I have always had a fascination with Canada. I was, as a child, undoubtedly the only 12 year old in Virginia who followed Canadian football and politics. In adulthood, there were two outcomes from this fascination:
I wore, for a short time, a Winnipeg Blue Bombers hat. It was, ironically, stolen from me on “HatNight” at Madison Square Garden. The lesson from this being that you should never take off your Blue Bombers hat at a Rangers game. In fact, you should probably never take off any kind of hat.
I have, with some success, tried over the course of my career, to make inroads into the Canadian toy market.
Canada, for those Americans who try, is not a particularly easy place to find success. That was why a New York Times article entitled “American Retailers Face Challenges in Expanding to Canada’ caught my eye. The authors, Ian Austen and Stephanie Clifford, summed it up this way: “American retailers extending their reach northward seems like the most obvious of moves. But until recently, the Canadian market was hard to crack for many companies. The Canadian dollar was weak, costs were higher, and with limited real estate development, it was difficult to find space.”
That seems to be changing, however, as the Canadian economy continues to be comparatively robust and their dollar is strong. “Canada’s allure is basic: Sales per square foot at Canadian malls were almost 50 percent higher in 2011 than sales per square foot at American malls, according to Colliers International Consulting, a real estate research firm.”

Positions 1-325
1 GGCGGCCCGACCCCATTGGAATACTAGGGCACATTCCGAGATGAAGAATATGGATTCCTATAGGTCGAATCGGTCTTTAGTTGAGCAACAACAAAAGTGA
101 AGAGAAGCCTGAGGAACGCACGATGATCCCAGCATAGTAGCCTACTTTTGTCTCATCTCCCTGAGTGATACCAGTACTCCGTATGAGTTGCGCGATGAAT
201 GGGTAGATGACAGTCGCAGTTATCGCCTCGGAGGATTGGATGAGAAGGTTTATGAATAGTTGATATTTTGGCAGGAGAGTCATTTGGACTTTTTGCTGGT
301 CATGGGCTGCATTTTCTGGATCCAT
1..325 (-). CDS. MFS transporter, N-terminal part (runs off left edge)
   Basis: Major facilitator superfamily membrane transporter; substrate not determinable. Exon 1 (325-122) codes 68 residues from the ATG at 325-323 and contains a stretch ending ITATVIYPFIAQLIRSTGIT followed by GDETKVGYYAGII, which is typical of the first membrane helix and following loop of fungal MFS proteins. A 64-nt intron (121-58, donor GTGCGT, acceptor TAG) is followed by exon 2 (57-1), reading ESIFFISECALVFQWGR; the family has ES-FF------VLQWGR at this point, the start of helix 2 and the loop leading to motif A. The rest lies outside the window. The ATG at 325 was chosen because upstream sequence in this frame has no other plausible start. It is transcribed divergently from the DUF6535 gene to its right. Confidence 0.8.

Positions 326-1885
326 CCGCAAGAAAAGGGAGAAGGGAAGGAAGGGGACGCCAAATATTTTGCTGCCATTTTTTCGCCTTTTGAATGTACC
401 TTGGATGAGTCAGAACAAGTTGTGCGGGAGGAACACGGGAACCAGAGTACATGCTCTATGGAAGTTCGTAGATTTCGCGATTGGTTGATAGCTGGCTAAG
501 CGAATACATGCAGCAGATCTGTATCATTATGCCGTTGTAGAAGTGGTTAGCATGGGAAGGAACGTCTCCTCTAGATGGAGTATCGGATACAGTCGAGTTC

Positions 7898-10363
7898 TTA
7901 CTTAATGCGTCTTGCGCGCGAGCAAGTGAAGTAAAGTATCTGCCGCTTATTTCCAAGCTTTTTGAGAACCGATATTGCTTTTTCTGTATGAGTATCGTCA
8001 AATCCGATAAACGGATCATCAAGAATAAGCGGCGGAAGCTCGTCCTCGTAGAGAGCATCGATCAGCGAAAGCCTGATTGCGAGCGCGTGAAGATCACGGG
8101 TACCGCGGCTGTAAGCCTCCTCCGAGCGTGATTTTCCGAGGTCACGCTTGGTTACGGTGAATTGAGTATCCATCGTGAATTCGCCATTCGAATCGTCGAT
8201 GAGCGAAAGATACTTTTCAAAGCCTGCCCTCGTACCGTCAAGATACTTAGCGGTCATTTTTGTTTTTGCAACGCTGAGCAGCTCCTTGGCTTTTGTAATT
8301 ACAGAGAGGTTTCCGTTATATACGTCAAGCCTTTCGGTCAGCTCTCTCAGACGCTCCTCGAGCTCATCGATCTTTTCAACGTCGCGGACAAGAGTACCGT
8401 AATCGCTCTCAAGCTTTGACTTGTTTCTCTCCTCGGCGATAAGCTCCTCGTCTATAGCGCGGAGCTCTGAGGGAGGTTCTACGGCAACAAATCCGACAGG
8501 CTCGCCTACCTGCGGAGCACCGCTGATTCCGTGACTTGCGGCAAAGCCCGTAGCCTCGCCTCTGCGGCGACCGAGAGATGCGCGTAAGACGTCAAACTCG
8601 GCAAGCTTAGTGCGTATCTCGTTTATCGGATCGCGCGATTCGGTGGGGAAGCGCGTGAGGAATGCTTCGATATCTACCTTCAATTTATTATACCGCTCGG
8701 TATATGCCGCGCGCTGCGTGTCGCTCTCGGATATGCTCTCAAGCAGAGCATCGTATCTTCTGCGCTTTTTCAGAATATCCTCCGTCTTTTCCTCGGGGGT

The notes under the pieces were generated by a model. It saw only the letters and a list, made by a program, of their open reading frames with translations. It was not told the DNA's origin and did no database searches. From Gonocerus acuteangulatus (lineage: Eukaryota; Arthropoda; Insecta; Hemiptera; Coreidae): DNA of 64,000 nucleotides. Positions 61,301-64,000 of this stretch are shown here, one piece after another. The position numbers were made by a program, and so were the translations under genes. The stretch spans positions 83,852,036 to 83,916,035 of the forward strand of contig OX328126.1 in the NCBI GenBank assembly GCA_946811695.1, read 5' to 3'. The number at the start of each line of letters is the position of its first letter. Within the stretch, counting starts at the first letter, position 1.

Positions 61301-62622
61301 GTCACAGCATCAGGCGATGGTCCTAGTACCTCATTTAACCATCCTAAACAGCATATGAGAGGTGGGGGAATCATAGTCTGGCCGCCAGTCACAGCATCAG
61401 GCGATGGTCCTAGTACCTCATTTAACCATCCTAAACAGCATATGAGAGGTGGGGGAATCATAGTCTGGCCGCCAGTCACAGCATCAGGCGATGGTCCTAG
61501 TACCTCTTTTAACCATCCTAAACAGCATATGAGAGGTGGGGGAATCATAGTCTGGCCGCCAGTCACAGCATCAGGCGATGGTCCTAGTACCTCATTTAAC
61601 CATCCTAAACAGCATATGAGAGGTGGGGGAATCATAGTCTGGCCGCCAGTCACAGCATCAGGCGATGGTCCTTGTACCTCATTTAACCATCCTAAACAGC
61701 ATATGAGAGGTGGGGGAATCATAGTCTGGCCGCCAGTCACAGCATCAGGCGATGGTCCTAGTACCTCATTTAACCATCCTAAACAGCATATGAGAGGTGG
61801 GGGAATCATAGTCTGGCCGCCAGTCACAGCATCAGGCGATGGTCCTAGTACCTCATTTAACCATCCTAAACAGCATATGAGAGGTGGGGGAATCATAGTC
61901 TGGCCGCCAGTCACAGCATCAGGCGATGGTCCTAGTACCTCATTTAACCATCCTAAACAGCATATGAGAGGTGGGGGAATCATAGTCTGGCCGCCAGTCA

As a result, a number of American companies are making the move north, Target and Nordstrom to
· Canadians consumers are very aware of the price of things in the US. That is why J. Crew had to back off of higher prices in Canada after getting a slew of complaints from Canadian shoppers.”
· Canadians, not surprisingly, have different tastes than Americans. According to the article, Wal-Mart had to change its product selection to the extent that it now only carries 20% of the SKU's it markets in the US (snowsuits sell well in July).
· There are also those laws requiring French and English as well as tougher labor laws.
· And let’s not forget that there are some great, home-grown retailers up north: Canadian Tire and Hudson’s Bay to name two.
Are you selling in Canada? Let us know what your experience has been.
Also, Canadian readers, how do you feel about American companies coming north?